reviewed by Lester Pimentel
illegal mines of China produce two items in great quantity: coal
and dead miners. Rarely does a week go by without news of a tragic
mining accident in which scores die. Blind Shaft, written
and directed by Lang Yi, tells the story of two men who exploit
the hazardous conditions at these mines. Part exposé, part
psychological thriller, Blind Shaft succeeds bravely
in the former, but stumbles in the latter.
opens with a menacing shot of coal mounds in the cold grey of
daybreak. Waiting for the mines to open, migrant workers Song
(Li Yixiang), Tang (Wang Shuangbao), and a worker they’ve
just recruited to pose as Tang’s brother are sharing a cigarette
before descending into the bowels of a pitch-dark mine. “Do
you miss your family?” Song and Tang ask their new colleague.
When he begins to talk about the children he’s left behind,
he is struck in the head with a shovel. Song and Tang then collapse
the mine on him and rush to safety. Feigning emotional distress
over their ‘brother’s accidental’ death, they
cut a deal with the mine owner who pays them to keep their mouths
shut and skip town.
pockets lined, they wander into a nearby town where they rendezvous
with young, probably underage, prostitutes. We learn that Tang
is ruthless and selfish, relishing his exploits at the whorehouse,
while Song, is a family man with the stirrings of a conscience.
Their differences are thrown into sharper relief by 16-year-old
Yuan Fengming, played by Wang Baoqiang. In order to provide for
his family after his father’s disappearance, Yang has become
an itinerant worker. His unsuspecting mien invites trouble. With
promises of good money mining coal in exchange for posing as Song’s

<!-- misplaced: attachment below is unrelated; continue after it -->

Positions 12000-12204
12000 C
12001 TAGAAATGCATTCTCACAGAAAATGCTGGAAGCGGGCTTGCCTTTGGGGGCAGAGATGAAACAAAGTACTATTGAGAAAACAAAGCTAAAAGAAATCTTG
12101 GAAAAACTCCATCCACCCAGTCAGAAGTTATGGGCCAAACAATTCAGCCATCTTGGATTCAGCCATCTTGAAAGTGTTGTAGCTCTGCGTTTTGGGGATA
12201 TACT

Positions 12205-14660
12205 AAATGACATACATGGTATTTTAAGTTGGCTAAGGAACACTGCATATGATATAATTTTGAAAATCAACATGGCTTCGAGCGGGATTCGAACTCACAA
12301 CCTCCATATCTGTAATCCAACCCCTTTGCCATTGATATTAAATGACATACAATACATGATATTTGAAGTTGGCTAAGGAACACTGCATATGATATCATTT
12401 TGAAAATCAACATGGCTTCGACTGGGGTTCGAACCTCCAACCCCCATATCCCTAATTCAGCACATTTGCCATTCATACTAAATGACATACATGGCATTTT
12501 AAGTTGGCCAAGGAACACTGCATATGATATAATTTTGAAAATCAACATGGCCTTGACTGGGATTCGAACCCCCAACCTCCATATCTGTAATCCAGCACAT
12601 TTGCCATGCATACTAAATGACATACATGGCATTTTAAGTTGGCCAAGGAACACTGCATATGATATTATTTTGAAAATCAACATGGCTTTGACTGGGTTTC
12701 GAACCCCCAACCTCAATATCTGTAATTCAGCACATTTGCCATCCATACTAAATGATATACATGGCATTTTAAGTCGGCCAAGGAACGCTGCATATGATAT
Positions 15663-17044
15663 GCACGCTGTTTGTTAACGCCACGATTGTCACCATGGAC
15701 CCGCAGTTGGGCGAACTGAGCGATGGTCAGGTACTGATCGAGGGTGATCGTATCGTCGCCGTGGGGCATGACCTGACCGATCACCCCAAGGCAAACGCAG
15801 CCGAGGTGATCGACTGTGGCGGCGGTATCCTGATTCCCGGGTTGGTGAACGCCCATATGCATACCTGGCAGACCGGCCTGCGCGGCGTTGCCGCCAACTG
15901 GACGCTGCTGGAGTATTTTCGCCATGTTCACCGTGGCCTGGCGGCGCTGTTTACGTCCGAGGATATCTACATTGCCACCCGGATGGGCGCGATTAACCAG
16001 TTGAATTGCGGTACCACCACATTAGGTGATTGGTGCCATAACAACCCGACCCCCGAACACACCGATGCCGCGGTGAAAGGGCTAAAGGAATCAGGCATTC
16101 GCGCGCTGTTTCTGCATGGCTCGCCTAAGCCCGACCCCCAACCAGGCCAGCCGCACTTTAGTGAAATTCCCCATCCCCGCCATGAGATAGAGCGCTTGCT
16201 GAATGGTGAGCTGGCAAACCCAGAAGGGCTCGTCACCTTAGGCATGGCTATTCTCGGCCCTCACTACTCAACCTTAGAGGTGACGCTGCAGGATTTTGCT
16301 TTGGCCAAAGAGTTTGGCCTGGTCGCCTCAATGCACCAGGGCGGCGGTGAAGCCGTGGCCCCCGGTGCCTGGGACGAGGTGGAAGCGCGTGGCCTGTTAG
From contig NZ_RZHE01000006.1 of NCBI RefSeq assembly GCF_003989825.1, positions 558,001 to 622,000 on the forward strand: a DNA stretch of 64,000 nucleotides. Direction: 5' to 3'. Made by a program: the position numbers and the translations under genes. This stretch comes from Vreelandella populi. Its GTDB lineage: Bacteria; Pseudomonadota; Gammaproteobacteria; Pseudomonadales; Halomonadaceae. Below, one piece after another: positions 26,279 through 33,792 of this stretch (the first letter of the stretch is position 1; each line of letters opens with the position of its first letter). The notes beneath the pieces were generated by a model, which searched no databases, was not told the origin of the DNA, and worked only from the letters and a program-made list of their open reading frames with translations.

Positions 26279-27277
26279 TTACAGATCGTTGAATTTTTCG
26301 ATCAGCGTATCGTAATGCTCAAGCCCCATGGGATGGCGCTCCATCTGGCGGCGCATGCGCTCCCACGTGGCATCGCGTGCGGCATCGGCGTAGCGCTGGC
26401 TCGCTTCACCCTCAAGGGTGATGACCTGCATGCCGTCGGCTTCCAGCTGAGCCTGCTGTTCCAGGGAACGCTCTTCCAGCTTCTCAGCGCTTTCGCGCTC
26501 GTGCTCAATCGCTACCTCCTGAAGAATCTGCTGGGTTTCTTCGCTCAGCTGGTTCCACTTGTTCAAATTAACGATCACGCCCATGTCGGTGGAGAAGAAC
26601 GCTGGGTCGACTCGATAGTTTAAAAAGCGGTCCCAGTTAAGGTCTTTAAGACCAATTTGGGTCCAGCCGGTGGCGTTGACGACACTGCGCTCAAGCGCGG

nephew, Song and Tang convince a mine owner to hire the three
of them. Yuan, whose naiveté is a little overwrought, proves
industrious as well as annoying, particularly to Song, who becomes
something of a father figure to the young boy. Their bond will
complicate the moral equation and foreshadow a somewhat predictable
climax: a plot twist in which the bad guys get their just desserts.
film noir back from oblivion for this gritty enterprise. The ominous
backdrop is supplied by the crumbling coal mines in the remote
mountains of China. Though
the film doesn’t quite work as a thriller, it exposes the
appalling loss of life in the mines and provides a searing critique
of the breakneck industrialization that drives China’s ever-growing
economy, belying the official news about China’s economic
miracle. Yuan is emblematic of the contradictions of modern-day
Chinese life. He is a dutiful student who wants to go college,
but can’t afford it. In a poignant scene, the three of them
are in a bazaar when Yuan stops to donate some of his meagre earnings
to a young boy so he can attend school; in China, education is
the best answer to poverty.
Lang Yi offers a layered critique of modern China while avoiding
the heavy solemnity his themes seem all too ripe for. Yuan’s
sexual immaturity helps to leaven the film. Whether it’s
his disastrous first night with a prostitute, or his embarrassing
communal bath experience, Yuan emerges as an endearing and fully
realized character with whom we sympathize, whose humanity rises
above surroundings marked by privation and death.